19thAmendment

Science Hill’s Rho Kappa celebrates 100th anniversary of 19th amendment

 

Science HIll’s Chapter of the Rho Kappa National Social Studies Honor Society hosted a museum walk for students last Wednesday to celebrate the 100th anniversary of the women’s suffrage movement. The event allowed students to be submerged in a time period and learn new things about the historical figures from that time.

“In history classes, you learn small parts, but you have to move on. These live museums allow you to learn so much information in a short amount of time,” Science Hill senior Aniela Suit said. “It can take people back to a certain part of time and help you understand more about what was going on during that era.”

A few Rho Kappa students dressed up as famous women and men who played key roles in ensuring the 19th amendment was passed. Science Hill history teacher Jessica Schiwitz is one of the faculty advisors for Rho Kappa and she said the live museum experiences help students get a better understanding of the content.

“It’s different from reading about that person or having teachers teach you facts about that person,” Schiwitz said. “To kind of, in a way, experience that information from that person’s point of view can be a more engaging way to present history.”

Schiwitz also noted Tennessee’s unique history with the suffrage movement that some may not know. Tennessee was the last state needed to ratify the 19th amendment and was the final state to join what is referred to as the “perfect 36”. The vote came down to one Tennessee legislator, Harry T. Burn.

Burn received a letter from his mother that encouraged him to change his vote and ensure that women received the right to vote. The letter worked and Burn’s last-minute change was the vote that was needed to ratify the 19th amendment.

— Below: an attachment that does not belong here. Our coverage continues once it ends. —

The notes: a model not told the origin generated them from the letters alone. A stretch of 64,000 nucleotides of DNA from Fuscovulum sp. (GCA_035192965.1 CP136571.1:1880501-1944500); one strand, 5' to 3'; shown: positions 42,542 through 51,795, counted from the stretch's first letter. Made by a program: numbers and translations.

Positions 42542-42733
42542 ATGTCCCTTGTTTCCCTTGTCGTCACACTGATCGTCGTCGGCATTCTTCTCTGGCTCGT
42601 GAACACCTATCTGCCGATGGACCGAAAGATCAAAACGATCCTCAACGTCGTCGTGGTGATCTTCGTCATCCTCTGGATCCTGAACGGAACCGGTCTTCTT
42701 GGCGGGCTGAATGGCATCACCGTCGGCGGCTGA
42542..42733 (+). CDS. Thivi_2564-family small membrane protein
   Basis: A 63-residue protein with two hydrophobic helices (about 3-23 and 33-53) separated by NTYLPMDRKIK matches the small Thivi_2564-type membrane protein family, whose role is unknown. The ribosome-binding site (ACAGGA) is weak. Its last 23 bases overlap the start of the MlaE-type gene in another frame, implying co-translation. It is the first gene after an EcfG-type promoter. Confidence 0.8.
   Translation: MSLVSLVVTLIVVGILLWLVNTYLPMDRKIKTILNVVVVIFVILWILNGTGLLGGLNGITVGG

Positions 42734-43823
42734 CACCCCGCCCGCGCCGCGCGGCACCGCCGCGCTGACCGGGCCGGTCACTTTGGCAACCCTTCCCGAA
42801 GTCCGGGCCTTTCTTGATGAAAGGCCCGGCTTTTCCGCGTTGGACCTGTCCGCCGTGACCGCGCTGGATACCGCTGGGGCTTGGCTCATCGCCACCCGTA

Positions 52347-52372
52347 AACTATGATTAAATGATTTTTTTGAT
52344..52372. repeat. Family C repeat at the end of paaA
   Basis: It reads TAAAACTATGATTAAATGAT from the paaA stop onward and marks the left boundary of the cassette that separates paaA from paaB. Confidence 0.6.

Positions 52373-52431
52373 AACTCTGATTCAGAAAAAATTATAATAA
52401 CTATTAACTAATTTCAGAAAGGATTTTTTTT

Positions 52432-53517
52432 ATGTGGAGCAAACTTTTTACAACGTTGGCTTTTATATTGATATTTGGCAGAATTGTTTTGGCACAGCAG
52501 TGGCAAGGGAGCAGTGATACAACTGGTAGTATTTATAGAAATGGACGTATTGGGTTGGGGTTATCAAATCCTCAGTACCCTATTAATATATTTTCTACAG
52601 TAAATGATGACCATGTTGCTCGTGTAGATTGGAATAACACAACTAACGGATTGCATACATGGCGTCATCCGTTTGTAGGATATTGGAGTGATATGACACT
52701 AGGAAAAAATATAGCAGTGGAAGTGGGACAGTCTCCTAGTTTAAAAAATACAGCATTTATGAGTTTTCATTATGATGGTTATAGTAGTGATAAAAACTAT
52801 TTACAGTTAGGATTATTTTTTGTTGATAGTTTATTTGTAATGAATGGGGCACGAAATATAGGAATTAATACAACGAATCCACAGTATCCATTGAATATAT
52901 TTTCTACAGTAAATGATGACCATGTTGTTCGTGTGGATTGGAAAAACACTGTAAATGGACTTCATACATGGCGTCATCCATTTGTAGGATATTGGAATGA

“What a cool story,” Schiwitz said. “We are the last state. We are the state that made the 19th amendment happen.”

Rho Kappa has been celebrating the 100th anniversary of the 19th amendment throughout the year with announcements and posters through the hallways of Science Hill. But Science Hill senior Cooper Reaves said that the live museum was a great event to help students get a better understanding of how it all came about. 

“It’s an important part of our history as a country and as Americans,” Reaves said. “Our project today helped reinforce what students already know and exposed them to new things.” 

While Suit said she knew a lot about the 19th amendment before the event, it helped her and others gain a deeper understanding and appreciation for the fight for women to receive the right to vote.   

"Things are hard to get and people had to struggle, and sometimes even die for things that we consider basic everyday things for us,” Suit said. “So it is always a good thing to think back and say ‘thank you’ for what you have done for us.”